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House Judiciary Chairman Jerrold Nadler (D-N.Y.) said on CNN's "State of the Union" Sunday that President Trump "has no moral authority to be talking about 9/11" after he accepted a $150,000 grant from the Bush administration meant for "small businesses" harmed by the terrorist attack.

"I was instrumental in getting funding for small business grants for victims of 9/11, for people with small businesses in the area. ... Donald Trump actually took a $150,000 grant from the Bush administration. They let him take a $150,000 grant meant for small businessmen for 40 Wall Street. He stole $150,000 from some small businessperson who could have used it to help rehabilitate himself. ... He has no moral authority to be talking about 9/11 at all."

Reality check: According to Politifact, Trump's property at 40 Wall Street was one of more than 14,000 companies to receive grants totaling $530 million after 9/11. Trump himself previously said the building did not suffer physical damages during 9/11, but it was technically eligible for the grant because of economic damages and because the company employed less than 500 people.

The big picture: Nadler was responding to the controversy over a video Trump posted on Twitter, which shows footage from 9/11 spliced in between comments from Muslim Rep. Ilhan Omar that many Republicans claim downplay the terrorist attacks.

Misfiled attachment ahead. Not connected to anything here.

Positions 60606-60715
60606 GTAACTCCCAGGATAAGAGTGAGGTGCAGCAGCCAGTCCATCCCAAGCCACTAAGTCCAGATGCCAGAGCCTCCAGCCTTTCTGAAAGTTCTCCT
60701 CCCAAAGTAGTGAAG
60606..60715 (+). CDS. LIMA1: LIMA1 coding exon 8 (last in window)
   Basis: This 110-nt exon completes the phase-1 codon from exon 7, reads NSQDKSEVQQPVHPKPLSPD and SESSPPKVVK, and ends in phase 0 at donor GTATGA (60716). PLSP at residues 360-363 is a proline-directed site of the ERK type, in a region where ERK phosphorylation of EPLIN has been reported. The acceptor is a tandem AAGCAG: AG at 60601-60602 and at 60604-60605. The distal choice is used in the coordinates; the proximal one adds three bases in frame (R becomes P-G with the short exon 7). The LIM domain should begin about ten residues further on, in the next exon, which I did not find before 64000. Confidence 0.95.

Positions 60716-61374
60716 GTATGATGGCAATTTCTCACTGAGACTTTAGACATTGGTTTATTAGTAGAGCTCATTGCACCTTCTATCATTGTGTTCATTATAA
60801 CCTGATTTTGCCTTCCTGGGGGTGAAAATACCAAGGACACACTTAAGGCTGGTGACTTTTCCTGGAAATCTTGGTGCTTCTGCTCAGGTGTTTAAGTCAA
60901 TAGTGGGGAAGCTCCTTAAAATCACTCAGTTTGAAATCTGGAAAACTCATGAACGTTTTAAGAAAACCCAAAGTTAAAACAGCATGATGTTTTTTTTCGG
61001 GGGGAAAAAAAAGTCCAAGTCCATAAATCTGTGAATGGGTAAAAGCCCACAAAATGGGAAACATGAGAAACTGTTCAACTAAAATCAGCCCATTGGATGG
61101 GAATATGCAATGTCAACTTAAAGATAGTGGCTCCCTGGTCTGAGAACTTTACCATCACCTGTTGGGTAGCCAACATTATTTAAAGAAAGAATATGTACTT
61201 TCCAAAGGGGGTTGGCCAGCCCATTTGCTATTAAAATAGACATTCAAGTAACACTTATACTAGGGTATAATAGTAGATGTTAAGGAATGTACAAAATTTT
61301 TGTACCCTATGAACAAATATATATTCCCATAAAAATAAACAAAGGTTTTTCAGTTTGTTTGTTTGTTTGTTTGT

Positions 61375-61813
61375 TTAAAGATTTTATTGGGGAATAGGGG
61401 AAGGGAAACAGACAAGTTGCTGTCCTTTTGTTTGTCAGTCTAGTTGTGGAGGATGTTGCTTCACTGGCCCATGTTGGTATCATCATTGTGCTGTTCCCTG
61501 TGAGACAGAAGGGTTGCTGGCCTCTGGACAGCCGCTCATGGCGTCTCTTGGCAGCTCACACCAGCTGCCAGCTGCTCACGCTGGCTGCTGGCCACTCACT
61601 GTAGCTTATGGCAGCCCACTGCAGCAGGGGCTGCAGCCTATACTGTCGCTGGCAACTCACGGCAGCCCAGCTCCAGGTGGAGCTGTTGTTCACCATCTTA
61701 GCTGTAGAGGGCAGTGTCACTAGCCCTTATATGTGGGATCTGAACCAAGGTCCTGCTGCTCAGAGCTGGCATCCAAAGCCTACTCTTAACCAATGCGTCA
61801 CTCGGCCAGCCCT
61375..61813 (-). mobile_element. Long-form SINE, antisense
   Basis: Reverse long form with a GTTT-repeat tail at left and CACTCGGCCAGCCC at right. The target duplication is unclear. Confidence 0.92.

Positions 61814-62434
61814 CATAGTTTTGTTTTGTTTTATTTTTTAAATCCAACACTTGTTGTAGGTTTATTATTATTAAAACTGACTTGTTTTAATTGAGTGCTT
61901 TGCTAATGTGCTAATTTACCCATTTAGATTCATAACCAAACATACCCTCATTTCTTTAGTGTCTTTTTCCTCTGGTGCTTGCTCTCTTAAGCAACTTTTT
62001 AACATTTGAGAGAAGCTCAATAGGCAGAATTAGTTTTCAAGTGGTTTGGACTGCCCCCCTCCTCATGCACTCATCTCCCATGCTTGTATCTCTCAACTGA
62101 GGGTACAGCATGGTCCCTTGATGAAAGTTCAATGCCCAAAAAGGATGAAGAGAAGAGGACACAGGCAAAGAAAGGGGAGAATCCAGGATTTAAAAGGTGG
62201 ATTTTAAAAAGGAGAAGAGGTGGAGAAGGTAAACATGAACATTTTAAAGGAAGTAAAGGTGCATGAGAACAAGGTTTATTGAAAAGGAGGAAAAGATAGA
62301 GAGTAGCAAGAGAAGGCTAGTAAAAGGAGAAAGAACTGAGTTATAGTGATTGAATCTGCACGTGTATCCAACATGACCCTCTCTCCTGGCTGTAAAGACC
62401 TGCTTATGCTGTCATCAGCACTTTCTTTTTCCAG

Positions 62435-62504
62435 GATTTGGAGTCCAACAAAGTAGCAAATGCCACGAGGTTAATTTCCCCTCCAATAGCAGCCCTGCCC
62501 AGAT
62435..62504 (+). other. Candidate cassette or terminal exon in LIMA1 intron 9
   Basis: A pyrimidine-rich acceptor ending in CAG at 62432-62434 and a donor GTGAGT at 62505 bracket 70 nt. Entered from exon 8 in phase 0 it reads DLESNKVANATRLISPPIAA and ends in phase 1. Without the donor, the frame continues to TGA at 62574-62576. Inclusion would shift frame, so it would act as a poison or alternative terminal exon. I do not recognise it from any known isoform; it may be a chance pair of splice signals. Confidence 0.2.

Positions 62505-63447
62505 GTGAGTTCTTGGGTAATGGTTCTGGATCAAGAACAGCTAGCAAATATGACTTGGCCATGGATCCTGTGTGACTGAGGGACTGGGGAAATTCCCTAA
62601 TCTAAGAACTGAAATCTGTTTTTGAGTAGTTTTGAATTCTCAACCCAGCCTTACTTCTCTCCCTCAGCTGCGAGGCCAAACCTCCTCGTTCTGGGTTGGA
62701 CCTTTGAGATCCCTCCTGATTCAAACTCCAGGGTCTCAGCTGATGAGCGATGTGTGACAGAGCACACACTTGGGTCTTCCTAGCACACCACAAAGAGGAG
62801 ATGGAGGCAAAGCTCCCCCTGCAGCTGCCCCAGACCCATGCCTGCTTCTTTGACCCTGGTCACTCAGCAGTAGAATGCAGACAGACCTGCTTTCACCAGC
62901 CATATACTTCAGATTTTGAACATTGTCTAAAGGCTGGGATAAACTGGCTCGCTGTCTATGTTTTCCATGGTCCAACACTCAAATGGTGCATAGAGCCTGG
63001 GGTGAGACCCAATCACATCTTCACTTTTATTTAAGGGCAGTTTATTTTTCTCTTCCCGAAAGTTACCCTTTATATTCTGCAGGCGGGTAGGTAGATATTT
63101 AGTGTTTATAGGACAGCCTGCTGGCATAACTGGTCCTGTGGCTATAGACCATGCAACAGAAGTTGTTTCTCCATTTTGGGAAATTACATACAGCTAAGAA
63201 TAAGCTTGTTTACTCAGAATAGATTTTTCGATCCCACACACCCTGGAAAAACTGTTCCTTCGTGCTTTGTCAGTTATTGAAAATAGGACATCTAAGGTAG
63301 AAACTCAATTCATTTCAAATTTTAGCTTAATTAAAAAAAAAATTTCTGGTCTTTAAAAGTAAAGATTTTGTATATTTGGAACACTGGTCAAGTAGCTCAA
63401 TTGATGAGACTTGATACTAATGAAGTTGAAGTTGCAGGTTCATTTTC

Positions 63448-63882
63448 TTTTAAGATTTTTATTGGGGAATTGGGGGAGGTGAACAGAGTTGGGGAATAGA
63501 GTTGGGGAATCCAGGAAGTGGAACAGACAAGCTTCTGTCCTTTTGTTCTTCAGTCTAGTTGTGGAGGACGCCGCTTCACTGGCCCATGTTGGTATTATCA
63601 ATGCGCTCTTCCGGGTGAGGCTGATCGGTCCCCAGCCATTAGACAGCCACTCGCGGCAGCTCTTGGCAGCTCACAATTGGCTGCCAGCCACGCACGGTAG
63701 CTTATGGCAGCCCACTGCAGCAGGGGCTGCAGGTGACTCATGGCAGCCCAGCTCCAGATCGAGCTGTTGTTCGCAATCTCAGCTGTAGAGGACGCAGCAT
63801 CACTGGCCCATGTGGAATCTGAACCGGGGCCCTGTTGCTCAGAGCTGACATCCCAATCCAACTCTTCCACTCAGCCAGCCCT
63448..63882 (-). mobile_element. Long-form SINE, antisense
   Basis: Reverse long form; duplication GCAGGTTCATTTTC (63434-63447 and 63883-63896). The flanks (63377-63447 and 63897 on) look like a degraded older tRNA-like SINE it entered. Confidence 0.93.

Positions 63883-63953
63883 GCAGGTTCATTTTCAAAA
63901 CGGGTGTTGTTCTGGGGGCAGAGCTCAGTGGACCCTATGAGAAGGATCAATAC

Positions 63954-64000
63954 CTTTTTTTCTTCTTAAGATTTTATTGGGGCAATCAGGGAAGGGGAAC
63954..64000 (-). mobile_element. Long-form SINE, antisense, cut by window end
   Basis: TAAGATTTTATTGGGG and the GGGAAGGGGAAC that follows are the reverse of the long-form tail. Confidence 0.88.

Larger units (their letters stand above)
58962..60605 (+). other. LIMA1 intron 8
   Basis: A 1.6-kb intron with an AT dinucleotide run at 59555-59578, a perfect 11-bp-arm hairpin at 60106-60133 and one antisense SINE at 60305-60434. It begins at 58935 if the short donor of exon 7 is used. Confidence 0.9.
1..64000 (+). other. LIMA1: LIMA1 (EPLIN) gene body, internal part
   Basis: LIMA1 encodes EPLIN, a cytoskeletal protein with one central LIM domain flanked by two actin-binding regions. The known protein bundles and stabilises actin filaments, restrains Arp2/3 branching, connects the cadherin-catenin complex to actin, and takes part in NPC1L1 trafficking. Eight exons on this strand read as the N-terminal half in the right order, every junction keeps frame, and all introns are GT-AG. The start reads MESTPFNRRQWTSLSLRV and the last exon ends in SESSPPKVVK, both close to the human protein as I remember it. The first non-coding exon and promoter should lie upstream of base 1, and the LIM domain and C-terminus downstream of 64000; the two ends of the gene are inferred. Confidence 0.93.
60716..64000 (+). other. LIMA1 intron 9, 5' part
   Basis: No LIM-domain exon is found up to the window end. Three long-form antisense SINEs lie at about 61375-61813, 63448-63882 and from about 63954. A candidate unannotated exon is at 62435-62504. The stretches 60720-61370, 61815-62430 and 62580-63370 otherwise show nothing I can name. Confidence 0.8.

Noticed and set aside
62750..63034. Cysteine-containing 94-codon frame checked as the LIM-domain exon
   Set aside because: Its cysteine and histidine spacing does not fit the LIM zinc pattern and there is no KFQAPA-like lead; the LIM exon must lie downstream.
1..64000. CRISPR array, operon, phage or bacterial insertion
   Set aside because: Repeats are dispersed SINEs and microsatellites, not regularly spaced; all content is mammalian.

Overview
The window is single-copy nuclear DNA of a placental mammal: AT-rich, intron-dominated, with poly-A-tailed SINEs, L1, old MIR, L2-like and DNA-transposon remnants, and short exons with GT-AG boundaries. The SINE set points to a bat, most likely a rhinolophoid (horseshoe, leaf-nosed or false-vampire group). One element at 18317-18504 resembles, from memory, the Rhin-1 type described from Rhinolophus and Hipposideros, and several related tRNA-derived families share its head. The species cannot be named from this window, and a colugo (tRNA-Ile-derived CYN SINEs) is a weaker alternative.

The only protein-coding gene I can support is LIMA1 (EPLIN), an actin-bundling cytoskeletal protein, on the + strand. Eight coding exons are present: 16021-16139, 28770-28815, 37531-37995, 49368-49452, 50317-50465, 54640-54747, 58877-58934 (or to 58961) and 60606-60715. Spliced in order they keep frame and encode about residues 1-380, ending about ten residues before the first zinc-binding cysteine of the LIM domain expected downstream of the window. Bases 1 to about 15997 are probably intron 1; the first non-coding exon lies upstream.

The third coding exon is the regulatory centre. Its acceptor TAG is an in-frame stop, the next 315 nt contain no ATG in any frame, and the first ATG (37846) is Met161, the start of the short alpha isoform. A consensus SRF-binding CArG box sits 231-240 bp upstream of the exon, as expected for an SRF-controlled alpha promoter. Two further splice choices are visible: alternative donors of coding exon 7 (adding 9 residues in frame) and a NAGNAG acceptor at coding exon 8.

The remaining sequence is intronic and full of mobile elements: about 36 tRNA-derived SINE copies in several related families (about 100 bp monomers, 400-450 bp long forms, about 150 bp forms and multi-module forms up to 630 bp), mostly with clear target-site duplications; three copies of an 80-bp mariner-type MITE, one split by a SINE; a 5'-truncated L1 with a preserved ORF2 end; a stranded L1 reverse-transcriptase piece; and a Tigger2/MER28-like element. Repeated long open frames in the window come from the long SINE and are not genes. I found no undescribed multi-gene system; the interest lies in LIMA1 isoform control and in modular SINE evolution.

• Nadler said that while he has had problems with some of the other remarks that Omar has made, he did not take issue with these comments, arguing that she was simply pointing out how 9/11 was used for discrimination and withdrawal of civil liberties from Muslims.

Go deeper

Using apps to prevent deadly police encounters

Illustration: Sarah Grillo/Axios

Mobile phone apps are evolving in ways that can stop rather than simply document deadly police encounters with people of color — including notifying family and lawyers about potential violations in real time.

Why it matters: As states and cities face pressure to reform excessive force policies, apps that monitor police are becoming more interactive, gathering evidence against rogue officers as well as posting social media videos to shame the agencies.

Dan Primack, author of Pro Rata
11 hours ago - Technology

TikTok gets more time (again)

Illustration: Aïda Amer/Axios

The White House is again giving TikTok's Chinese parent company more to satisfy national security concerns, rather than initiating legal action, a source familiar with the situation tells Axios.

The state of play: China's ByteDance had until Friday to resolve issues raised by the Committee on Foreign Investment in the U.S. (CFIUS), which is chaired by Treasury secretary Steve Mnuchin. This was the company's third deadline, with CFIUS having provided two earlier extensions.

Federal judge orders Trump administration to restore DACA

DACA recipients and their supporters rally outside the U.S. Supreme Court on June 18. Photo: Drew Angerer via Getty

A federal judge on Friday ordered the Trump administration to fully restore the Deferred Action for Childhood Arrivals program, giving undocumented immigrants who arrived in the U.S. as children a chance to petition for protection from deportation.

Why it matters: DACA was implemented under former President Obama, but President Trump has sought to undo the program since taking office. Friday’s ruling will require Department of Homeland Security officers to begin accepting applications starting Monday and guarantee that work permits are valid for two years.